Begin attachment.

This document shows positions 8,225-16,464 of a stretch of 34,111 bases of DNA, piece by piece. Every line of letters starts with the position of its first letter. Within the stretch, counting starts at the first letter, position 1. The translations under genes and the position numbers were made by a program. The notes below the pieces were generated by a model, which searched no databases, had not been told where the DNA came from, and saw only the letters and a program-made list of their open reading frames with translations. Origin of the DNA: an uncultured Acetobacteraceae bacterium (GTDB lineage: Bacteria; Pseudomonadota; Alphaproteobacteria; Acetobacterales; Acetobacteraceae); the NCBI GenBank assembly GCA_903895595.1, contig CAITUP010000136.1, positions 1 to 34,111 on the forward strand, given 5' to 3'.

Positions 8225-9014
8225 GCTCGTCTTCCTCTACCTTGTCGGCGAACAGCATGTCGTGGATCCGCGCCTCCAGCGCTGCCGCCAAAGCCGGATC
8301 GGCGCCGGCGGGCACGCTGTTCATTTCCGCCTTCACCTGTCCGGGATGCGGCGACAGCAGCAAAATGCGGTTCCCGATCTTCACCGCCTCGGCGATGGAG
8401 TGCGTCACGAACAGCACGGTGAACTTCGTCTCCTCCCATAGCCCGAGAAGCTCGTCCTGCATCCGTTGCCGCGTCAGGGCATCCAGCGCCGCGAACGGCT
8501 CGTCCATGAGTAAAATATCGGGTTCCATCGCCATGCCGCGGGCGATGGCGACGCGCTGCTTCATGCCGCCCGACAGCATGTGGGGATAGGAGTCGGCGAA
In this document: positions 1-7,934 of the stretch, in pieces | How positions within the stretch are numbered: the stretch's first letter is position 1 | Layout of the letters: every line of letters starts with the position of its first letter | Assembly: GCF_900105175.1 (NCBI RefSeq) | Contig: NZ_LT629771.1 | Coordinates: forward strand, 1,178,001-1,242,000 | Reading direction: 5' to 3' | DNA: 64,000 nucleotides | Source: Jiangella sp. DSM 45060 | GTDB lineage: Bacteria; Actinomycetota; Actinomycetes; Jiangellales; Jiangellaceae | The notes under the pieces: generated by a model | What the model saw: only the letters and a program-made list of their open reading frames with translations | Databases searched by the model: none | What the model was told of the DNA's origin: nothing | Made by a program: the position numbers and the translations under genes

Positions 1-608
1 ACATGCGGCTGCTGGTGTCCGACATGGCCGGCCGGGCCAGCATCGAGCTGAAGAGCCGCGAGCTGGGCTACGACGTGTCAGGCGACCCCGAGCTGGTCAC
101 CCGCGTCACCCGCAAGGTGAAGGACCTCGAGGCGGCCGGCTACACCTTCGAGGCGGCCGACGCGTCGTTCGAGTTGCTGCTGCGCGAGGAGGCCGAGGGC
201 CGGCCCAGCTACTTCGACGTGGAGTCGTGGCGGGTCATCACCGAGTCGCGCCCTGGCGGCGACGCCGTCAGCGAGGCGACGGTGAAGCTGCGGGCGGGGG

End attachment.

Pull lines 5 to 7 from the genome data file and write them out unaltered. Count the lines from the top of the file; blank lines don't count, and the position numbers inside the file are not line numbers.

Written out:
8401 TGCGTCACGAACAGCACGGTGAACTTCGTCTCCTCCCATAGCCCGAGAAGCTCGTCCTGCATCCGTTGCCGCGTCAGGGCATCCAGCGCCGCGAACGGCT
8501 CGTCCATGAGTAAAATATCGGGTTCCATCGCCATGCCGCGGGCGATGGCGACGCGCTGCTTCATGCCGCCCGACAGCATGTGGGGATAGGAGTCGGCGAA
In this document: positions 1-7,934 of the stretch, in pieces | How positions within the stretch are numbered: the stretch's first letter is position 1 | Layout of the letters: every line of letters starts with the position of its first letter | Assembly: GCF_900105175.1 (NCBI RefSeq) | Contig: NZ_LT629771.1 | Coordinates: forward strand, 1,178,001-1,242,000 | Reading direction: 5' to 3' | DNA: 64,000 nucleotides | Source: Jiangella sp. DSM 45060 | GTDB lineage: Bacteria; Actinomycetota; Actinomycetes; Jiangellales; Jiangellaceae | The notes under the pieces: generated by a model | What the model saw: only the letters and a program-made list of their open reading frames with translations | Databases searched by the model: none | What the model was told of the DNA's origin: nothing | Made by a program: the position numbers and the translations under genes